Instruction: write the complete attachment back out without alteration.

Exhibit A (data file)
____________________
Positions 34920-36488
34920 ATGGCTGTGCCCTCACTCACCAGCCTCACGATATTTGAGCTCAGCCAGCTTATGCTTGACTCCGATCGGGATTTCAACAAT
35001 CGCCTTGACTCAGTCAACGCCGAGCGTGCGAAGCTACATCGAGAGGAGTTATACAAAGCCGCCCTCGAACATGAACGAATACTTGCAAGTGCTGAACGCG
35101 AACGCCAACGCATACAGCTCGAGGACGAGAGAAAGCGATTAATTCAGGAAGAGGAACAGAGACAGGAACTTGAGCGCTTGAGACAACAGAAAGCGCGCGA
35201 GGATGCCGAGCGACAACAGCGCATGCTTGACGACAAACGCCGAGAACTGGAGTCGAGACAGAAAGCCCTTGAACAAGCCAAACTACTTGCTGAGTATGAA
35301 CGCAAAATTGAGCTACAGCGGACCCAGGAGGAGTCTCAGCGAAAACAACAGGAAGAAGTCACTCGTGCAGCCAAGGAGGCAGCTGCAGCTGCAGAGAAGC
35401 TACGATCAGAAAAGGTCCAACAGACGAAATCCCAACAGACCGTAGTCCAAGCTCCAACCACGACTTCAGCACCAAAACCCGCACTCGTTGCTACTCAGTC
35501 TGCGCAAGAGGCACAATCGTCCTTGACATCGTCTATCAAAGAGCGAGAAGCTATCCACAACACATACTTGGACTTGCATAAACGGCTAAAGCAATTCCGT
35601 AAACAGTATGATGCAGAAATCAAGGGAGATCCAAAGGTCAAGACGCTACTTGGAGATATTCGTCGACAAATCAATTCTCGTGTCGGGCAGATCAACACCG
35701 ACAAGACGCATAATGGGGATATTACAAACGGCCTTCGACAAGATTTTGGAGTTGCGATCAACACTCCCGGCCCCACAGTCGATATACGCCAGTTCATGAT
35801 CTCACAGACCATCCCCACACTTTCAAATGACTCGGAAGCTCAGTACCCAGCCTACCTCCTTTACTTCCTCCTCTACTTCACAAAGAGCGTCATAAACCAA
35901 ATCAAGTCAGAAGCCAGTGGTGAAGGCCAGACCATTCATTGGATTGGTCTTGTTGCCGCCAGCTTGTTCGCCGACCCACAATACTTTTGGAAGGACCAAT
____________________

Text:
Positions 34920-36488
34920 ATGGCTGTGCCCTCACTCACCAGCCTCACGATATTTGAGCTCAGCCAGCTTATGCTTGACTCCGATCGGGATTTCAACAAT
35001 CGCCTTGACTCAGTCAACGCCGAGCGTGCGAAGCTACATCGAGAGGAGTTATACAAAGCCGCCCTCGAACATGAACGAATACTTGCAAGTGCTGAACGCG
35101 AACGCCAACGCATACAGCTCGAGGACGAGAGAAAGCGATTAATTCAGGAAGAGGAACAGAGACAGGAACTTGAGCGCTTGAGACAACAGAAAGCGCGCGA
35201 GGATGCCGAGCGACAACAGCGCATGCTTGACGACAAACGCCGAGAACTGGAGTCGAGACAGAAAGCCCTTGAACAAGCCAAACTACTTGCTGAGTATGAA
35301 CGCAAAATTGAGCTACAGCGGACCCAGGAGGAGTCTCAGCGAAAACAACAGGAAGAAGTCACTCGTGCAGCCAAGGAGGCAGCTGCAGCTGCAGAGAAGC
35401 TACGATCAGAAAAGGTCCAACAGACGAAATCCCAACAGACCGTAGTCCAAGCTCCAACCACGACTTCAGCACCAAAACCCGCACTCGTTGCTACTCAGTC
35501 TGCGCAAGAGGCACAATCGTCCTTGACATCGTCTATCAAAGAGCGAGAAGCTATCCACAACACATACTTGGACTTGCATAAACGGCTAAAGCAATTCCGT
35601 AAACAGTATGATGCAGAAATCAAGGGAGATCCAAAGGTCAAGACGCTACTTGGAGATATTCGTCGACAAATCAATTCTCGTGTCGGGCAGATCAACACCG
35701 ACAAGACGCATAATGGGGATATTACAAACGGCCTTCGACAAGATTTTGGAGTTGCGATCAACACTCCCGGCCCCACAGTCGATATACGCCAGTTCATGAT
35801 CTCACAGACCATCCCCACACTTTCAAATGACTCGGAAGCTCAGTACCCAGCCTACCTCCTTTACTTCCTCCTCTACTTCACAAAGAGCGTCATAAACCAA
35901 ATCAAGTCAGAAGCCAGTGGTGAAGGCCAGACCATTCATTGGATTGGTCTTGTTGCCGCCAGCTTGTTCGCCGACCCACAATACTTTTGGAAGGACCAAT